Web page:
Like a fairy tale at the top of a railroad, Uganda is a land of pristine beauty and astonishing ecosystems. From tall volcanic peeks in the East and Western borders, to the wetlands of the Albert Nile River, and the densely growth of rainforests of the North; Uganda has a rich soil that combined with its geographical location of central Africa has the ability to have coffee that has become both a mainstay of the agricultural economy and a favorite of connoisseurs around the world. The languages of English and Swahili, combined with mixtures of cultural dialects that exist throughout the nation, the religions of traditional African belief structures and Christianity are the main two of the region. I have chosen this country due to its economic solidarity and independence from outside requirements being self-sufficient for goods for one of the longest periods of African history.
Gaining their independence in October 1962, Uganda shares borders with Sudan in the north, Kenya to the east, Tanzania and Rwanda to the south, and the Democratic Republic of the Congo to the west. There exists a wide variety of flora and fauna in the region with rainforests, vegetation is heaviest in the south and typically becomes wooded savanna in central and northern Uganda. Dry acacia woodland, dotted with the occasional candelabra and euphorbia and interspersed with grassland, occurs in the south. The steppes and thickets of the northeast represent the driest regions of Uganda (Uganda 2010). In the Lake Victoria region and the western highlands, forest covering has been replaced by elephant grass and forest remnants because of human incursions. The medium-elevation forests contain a rich variety of species. The high-elevation forests of Mount Elgon and the Ruwenzori Range occur above 6,000 feet; on their upper margins, they give way, through transitional zones of mixed bamboo and tree heath, to high mountain moorland. Uganda's 5,600 square miles of swamplands include both papyrus and seasonal grassy swamp.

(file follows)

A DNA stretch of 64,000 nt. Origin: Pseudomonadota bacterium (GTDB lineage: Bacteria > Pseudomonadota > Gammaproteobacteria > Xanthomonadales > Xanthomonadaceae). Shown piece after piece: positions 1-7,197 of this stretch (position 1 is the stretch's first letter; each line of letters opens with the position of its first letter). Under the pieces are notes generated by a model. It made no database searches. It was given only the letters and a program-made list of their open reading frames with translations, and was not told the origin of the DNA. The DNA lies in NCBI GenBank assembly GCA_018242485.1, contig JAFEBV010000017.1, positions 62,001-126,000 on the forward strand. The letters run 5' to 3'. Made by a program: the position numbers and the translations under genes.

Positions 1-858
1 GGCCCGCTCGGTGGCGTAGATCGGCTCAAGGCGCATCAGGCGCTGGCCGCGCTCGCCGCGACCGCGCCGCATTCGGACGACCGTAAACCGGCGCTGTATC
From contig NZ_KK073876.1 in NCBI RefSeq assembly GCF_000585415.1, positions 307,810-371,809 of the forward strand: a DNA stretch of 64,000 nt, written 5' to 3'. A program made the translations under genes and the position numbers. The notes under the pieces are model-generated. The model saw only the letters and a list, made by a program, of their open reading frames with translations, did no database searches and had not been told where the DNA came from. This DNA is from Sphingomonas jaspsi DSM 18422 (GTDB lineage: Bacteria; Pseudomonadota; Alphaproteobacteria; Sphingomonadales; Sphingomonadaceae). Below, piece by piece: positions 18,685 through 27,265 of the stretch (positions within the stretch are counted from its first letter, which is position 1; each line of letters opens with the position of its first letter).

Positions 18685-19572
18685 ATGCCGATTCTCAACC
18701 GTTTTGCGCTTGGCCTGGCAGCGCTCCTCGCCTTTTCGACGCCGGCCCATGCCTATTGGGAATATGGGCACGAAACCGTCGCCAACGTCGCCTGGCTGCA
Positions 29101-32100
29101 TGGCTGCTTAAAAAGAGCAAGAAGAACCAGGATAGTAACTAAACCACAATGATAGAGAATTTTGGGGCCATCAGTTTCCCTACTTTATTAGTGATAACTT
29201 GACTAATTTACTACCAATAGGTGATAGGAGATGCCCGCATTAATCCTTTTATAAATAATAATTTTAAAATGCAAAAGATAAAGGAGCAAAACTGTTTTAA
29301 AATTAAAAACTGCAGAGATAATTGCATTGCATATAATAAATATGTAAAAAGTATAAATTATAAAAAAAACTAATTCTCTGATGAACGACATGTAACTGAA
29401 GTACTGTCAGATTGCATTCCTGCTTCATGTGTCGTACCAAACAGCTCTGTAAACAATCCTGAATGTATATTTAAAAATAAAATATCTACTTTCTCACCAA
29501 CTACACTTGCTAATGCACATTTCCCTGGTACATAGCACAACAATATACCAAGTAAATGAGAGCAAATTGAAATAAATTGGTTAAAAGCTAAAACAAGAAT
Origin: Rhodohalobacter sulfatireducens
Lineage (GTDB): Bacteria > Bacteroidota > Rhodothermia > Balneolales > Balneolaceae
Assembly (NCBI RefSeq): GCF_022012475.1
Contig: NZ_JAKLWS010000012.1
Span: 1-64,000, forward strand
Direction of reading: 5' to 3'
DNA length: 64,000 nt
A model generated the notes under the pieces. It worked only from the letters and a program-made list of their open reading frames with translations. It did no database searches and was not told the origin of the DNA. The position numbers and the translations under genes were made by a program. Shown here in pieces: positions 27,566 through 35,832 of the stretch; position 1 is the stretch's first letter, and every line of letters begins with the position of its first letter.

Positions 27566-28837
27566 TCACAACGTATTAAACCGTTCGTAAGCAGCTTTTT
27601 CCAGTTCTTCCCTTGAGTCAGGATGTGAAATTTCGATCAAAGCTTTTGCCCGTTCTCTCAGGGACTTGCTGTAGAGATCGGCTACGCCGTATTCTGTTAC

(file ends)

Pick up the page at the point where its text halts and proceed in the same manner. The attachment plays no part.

The wild life is just as varied in the region as the geography of the region is lions and leopards frequently found on reserves in the modern era but seldom seen outside these regions on occasion. Hippopotamuses and crocodiles also found in the rivers and lakes throughout the region along with gorillas and chimpanzees in the deep-forested regions of the north. Zebra, topis, elands and roan antelopes inhabit the northeastern and southern grasslands. Insects also play a role in the ecosystem as well with the malaria carrying mosquito is found in the lower elevations with wet areas, and the tsetse fly found in large populations in areas to that has closed these areas to cattle. There is also a large butterfly species variety many of which are endemic can be found here.
Ethnic groups in the region are various ranging from the “Nilotic North” and “Bantu South.” Bantu are the largest group of people of the region and of these the Ganda are the largest single...